Now that we have established the theory and equations behind harmonic motion, we will examine various physical situations in which objects move in simple harmonic motion. Previously, we worked with a mass-spring system, and will examine other harmonic oscillators in a similar manner. Finally, after establishing these applications, we can examine the similarity between simple harmonic motion and uniform circular motion.

### The Torsional Oscillator

Consider a circular disk suspended from a wire fixed to a ceiling. If the disk is rotated, the wire will twist. When the disk is released, the twisted wire exerts a restoring force on the disk, causing it to rotate past its equilibrium point, twisting the wire the other direction, as shown below. This system is called a torsional oscillator.

It has been found experimentally that the torque exerted on the disk is proportional to the angular displacement of the disk, or:τ = - κθ |

where

*κ*is a proportionality constant, a property of the wire. Note the similarity to our spring equation

*F*= -

*kx*. Since

*τ*=

*Iα*for any rotational motion we can state that

*κθ*=

*Iα*=

*I*

*m*for

*I*,

*k*for

*κ*, and

*x*for

*θ*we can see that this is the exact same differential equation we had for our spring system. Thus we may skip to the final solution, describing the angular displacement of the disk as a function of time:

θ = θ_{m}cos(σt) |

where

*θ*

_{m}is defined as the maximum angular displacement and

*σ*is the angular frequency given by

*σ*= .

**Note**: It is important not to confuse angular frequency and angular velocity.

*σ*in this case refers to the angular frequency of the oscillation, and cannot be used for angular velocity.

From our expression for angular frequency we can derive that

T = 2Π |

This equation for the period of a torsional oscillator has a significant experimental use. Suppose a body of unknown moment of inertia is placed on a wire of known constant

*κ*. The period of oscillation can be measured, and the moment of inertia of the body can be determined experimentally. This is quite useful, as the rotational inertia of most bodies cannot be easily determined using the traditional calculus-based method.

From our examination of the torsional oscillator we have derived that its motion
is simple harmonic. This oscillator can almost be seen as the rotational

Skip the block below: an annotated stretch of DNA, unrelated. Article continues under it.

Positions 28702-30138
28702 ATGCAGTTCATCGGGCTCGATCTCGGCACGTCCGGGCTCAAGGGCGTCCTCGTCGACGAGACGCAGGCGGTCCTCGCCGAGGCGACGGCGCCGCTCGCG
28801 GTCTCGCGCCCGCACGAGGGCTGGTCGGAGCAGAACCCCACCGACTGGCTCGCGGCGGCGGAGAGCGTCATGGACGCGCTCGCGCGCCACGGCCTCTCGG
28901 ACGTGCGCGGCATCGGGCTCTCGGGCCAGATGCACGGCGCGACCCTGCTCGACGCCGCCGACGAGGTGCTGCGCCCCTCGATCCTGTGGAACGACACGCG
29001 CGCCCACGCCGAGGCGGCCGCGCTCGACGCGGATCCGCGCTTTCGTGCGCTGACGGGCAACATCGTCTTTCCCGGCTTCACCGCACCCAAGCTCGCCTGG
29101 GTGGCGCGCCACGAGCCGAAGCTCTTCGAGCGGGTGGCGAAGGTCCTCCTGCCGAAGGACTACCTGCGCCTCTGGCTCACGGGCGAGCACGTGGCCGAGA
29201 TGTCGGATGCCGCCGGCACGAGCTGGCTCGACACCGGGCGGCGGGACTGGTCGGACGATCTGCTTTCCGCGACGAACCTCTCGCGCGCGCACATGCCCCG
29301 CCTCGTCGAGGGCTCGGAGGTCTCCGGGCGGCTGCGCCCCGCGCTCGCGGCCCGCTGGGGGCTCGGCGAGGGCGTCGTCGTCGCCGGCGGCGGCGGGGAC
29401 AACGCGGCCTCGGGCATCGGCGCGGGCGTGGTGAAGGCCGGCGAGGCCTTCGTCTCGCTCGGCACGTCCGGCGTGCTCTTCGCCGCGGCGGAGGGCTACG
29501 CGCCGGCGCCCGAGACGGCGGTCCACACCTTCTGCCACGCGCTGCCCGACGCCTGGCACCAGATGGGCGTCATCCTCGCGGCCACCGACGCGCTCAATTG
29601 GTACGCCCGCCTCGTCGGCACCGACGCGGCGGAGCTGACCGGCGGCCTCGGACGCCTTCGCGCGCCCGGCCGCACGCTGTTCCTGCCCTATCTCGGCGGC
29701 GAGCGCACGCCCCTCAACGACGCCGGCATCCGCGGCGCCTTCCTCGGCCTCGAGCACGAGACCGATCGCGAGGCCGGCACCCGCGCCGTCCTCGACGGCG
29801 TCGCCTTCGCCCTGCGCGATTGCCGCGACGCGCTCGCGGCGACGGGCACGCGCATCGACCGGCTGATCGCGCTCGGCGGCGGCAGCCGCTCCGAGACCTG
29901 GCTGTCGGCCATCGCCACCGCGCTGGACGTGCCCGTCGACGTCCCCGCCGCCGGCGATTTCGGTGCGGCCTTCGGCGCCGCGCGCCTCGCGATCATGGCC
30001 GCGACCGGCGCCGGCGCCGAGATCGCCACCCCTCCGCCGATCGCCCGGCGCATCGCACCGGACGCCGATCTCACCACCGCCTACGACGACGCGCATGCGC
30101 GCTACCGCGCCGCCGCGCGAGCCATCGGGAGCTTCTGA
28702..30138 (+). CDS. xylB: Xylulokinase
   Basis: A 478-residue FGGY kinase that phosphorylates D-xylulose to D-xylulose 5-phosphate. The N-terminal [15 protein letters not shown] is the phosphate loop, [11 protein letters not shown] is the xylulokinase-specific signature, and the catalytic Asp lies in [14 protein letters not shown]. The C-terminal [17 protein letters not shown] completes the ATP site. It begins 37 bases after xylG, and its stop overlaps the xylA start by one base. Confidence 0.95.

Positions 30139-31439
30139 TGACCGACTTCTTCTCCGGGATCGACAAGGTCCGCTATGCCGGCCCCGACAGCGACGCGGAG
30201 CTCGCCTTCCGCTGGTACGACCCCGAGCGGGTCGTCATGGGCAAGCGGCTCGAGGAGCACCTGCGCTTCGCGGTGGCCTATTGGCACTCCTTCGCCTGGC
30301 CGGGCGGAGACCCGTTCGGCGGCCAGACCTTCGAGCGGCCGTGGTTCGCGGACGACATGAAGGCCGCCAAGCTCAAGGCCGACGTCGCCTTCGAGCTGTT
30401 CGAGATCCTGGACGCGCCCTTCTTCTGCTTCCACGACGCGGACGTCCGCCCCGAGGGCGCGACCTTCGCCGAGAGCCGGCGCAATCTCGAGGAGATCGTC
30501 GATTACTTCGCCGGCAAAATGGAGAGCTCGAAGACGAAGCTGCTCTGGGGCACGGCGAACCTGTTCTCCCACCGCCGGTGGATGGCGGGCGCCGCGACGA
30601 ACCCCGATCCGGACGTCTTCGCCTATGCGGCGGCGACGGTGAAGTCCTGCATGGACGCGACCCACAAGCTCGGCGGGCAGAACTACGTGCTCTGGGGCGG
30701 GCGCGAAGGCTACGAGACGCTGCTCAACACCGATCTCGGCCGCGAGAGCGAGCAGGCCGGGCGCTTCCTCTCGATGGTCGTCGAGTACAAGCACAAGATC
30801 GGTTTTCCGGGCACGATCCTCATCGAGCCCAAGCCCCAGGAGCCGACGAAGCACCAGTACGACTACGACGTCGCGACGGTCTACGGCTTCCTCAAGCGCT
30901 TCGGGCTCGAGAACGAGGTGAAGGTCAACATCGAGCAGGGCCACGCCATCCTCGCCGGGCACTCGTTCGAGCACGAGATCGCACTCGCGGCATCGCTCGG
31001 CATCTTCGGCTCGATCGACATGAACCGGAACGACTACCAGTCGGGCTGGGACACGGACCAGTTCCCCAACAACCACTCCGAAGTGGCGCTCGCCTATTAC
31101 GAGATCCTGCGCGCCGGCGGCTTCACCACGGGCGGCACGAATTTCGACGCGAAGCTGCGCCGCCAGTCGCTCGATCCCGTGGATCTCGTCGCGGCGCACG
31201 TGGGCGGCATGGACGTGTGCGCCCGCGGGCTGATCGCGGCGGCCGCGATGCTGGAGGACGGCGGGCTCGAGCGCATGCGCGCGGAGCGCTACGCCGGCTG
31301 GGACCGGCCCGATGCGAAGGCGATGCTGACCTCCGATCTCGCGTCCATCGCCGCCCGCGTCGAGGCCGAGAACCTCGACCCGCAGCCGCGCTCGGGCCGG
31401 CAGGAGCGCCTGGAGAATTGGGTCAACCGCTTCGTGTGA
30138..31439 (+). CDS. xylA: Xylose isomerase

analogue of the mass-spring system: just as with the mass-spring we substituted
*θ* for *x*, *I* for *m* and *κ* for *k*. Not all simple harmonic oscillators
have such close correlation.

### The Pendulum

Another common oscillation is that of the simple pendulum. The classic pendulum consists of a particle suspended from a light cord. When the particle is pulled to one side and released, it swings back past the equilibrium point and oscillates between two maximum angular displacements. It is clear that the motion is periodic--we want to see if it is simple harmonic.

We do so by drawing a free body diagram and examining the forces on the pendulum at any given time.

The two forces acting on the pendulum at any given time are tension from the rope and gravity. At the equilibrium point the two are antiparallel and cancel exactly, satisfying our condition that there must be no net force at the equilibrium point. When the pendulum is displaced by an angle*θ*, the gravitational force must be resolved into radial and tangential components. The radial component,

*mg*cos

*θ*, cancels with the tension, leaving net tangential force;

F = - mg sinθ |

In this case the restoring force is

*not*proportional to the angular displacement

*θ*, but is rather proportional to the sine of the angular displacement, sin

*θ*. Strictly speaking, then, the pendulum does not engage in simple harmonic motion. However, most pendulums function at very small angles. If the angle is small we may make the approximation sin

*θ*

*θ*. With this approximation we can rewrite our force expression:

*F*= -

*mgθ*

*θ*is given by

*x*=

*Lθ*. Substituting this in, we see that:

F = - mg = - x |

Thus we have an equation in the same form as our mass-spring equation; in this case

*k*= . We can skip the calculus and simply state the period of the pendulum:

pendulum

T = 2Π = 2Π |

Note that the period, and thus the frequency, of the pendulum is independent of the mass of the particle on the cord. It only depends on the length of the pendulum and the gravitational constant. Keep in mind, also, that this is only an approximation. If the angle exceeds more than fifteen degrees or so, the approximation breaks down.